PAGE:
4.7.3 The law as a guide for recognising sin

The correct understanding of the law given by God is revealed in the light of the gospel.

Apostle Paul wrote in his epistle to the Romans: "Now we know that whatever the law says, it says to those who are under the law, that every mouth be stopped, and all the world may become guilty before God. Therefore by the deeds of the law no flesh will be justified in His sight, for by the law is the knowledge of sin" (Romans 3: 19-20). In view of the law's demands, which they repeatedly fail to fulfil, human beings recognise that they are sinful and unrighteous, and therefore in need of divine grace (Romans 7: 7-10).

From the perspective of the New Testament, the most important function of the Mosaic Law consists of helping people recognise that it is impossible to attain salvation solely through their own efforts. The law cannot make an unrighteous person righteous or grant pardon to a sinner. Nevertheless, the basic requirements of the law–as illustrated in the Ten Commandments and the commandment to love God and one's neighbour–remain valid.

The law thus exposes human beings as sinners. It clearly demonstrates the necessity of receiving complete salvation through the forgiveness of sins. As such it has always pointed to Jesus Christ: "But before faith came, we were kept under guard by the law, kept for the faith which would afterwards be revealed. Therefore the law was our tutor to bring us to Christ, that we might be justified by faith" (Galatians 3: 23-24). Here the term "tutor" refers to a teacher who creates an awareness of various interconnections and leads the way to Christ.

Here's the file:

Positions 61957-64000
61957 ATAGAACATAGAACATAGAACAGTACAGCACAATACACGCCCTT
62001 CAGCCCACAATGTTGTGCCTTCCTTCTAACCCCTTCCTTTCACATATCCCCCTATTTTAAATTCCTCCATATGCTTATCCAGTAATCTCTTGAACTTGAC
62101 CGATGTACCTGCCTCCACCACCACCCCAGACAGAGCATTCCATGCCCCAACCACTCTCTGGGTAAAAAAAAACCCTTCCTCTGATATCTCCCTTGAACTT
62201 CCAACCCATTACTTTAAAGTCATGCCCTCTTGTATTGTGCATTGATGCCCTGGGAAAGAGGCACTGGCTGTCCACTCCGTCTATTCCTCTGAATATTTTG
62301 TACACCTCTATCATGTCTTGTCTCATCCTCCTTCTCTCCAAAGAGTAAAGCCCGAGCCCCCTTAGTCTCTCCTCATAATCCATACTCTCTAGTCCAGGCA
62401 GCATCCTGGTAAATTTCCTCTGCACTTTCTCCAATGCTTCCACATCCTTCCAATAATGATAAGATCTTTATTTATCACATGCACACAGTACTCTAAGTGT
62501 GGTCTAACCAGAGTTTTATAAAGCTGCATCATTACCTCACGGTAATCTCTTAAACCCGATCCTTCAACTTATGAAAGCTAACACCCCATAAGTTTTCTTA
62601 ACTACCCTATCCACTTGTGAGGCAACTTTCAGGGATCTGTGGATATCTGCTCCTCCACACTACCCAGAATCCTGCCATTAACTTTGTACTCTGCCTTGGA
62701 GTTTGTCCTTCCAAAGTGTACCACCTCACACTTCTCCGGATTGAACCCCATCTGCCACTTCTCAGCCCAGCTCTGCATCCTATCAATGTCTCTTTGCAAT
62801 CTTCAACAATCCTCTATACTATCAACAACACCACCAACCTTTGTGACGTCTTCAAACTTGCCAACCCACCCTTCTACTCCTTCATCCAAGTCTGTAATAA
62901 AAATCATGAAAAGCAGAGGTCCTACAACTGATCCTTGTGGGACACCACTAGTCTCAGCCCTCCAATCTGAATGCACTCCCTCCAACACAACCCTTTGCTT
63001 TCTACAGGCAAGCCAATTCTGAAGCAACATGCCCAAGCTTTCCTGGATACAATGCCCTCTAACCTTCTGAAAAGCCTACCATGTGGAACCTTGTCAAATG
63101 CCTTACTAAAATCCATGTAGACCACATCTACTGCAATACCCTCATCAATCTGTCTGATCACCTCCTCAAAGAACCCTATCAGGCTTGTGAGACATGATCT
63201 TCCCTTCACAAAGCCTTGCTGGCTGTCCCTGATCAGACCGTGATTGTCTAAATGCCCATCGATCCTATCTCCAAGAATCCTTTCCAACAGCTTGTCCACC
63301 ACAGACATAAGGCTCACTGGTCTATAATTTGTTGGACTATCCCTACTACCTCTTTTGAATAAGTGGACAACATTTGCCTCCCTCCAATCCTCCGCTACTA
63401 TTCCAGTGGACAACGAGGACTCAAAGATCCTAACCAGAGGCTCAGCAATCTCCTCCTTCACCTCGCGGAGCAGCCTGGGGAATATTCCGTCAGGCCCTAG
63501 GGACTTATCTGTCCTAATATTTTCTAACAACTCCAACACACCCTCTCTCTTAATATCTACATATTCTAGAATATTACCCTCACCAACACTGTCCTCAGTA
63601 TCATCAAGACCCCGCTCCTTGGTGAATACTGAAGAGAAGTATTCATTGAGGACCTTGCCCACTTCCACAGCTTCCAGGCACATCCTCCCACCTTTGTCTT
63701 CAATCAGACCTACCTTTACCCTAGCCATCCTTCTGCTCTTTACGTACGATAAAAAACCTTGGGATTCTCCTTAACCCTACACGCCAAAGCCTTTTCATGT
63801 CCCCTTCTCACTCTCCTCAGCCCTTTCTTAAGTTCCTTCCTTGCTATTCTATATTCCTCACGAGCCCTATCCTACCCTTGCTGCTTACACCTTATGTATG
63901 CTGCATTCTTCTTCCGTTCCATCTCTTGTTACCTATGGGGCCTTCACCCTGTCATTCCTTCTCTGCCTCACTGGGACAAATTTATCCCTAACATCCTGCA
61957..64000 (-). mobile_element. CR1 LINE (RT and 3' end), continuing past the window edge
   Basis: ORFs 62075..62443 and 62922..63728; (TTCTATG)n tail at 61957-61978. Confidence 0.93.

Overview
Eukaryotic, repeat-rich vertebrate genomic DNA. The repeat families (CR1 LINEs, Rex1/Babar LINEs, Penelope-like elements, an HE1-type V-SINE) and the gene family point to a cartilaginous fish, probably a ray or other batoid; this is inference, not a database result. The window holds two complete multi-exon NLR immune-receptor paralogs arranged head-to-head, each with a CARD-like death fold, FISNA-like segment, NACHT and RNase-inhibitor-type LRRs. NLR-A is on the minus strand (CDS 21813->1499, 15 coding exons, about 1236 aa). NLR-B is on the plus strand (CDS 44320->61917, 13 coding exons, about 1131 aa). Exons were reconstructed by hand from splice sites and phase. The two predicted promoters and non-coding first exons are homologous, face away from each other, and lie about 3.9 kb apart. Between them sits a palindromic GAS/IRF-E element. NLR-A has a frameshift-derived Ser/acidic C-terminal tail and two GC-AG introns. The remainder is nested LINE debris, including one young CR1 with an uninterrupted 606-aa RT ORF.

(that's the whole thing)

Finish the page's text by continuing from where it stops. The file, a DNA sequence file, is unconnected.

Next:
Paul summarises the obligations stemming from the law in his epistle to the Romans: by one man's (Adam's) disobedience, many were made sinners. By the obedience of the one Redeemer (Jesus Christ), many were made righteous. Between these two lies the law, or, as Apostle Paul wrote, "the law entered" (Romans 5: 19-20). Ultimately, the Mosaic Law is to lead to the recognition that it does not in itself effect redemption. This can only be achieved through Jesus Christ.

SUMMARY

The unwritten and unchangeable law that applies to all human beings is the natural and moral law. Important elements of this law come to expression in the Ten Commandments. (4.7)

The law that governs the reality of life brings order to biological and societal life. (4.7)

In the old covenant the Mosaic Law is understood as a path to salvation. It opens up the way for human beings to avoid sin, to thereby live righteously before God, and to escape His judgement. The way to salvation–that is to complete reconciliation with God–is laid down in Jesus Christ. The New Testament makes it clear that the Mosaic Law is not the path of salvation, but rather that it points the way to salvation. (4.7.1)

The function of the Mosaic Law is to provide instruction for God-pleasing conduct. The proper understanding of the law given by God is revealed in the light of the gospel. (4.7.2)

The law exposes human beings as sinners and clearly highlights the necessity of receiving complete salvation through the forgiveness of sins. Thus it has always pointed to Jesus Christ. (4.7.3)

See also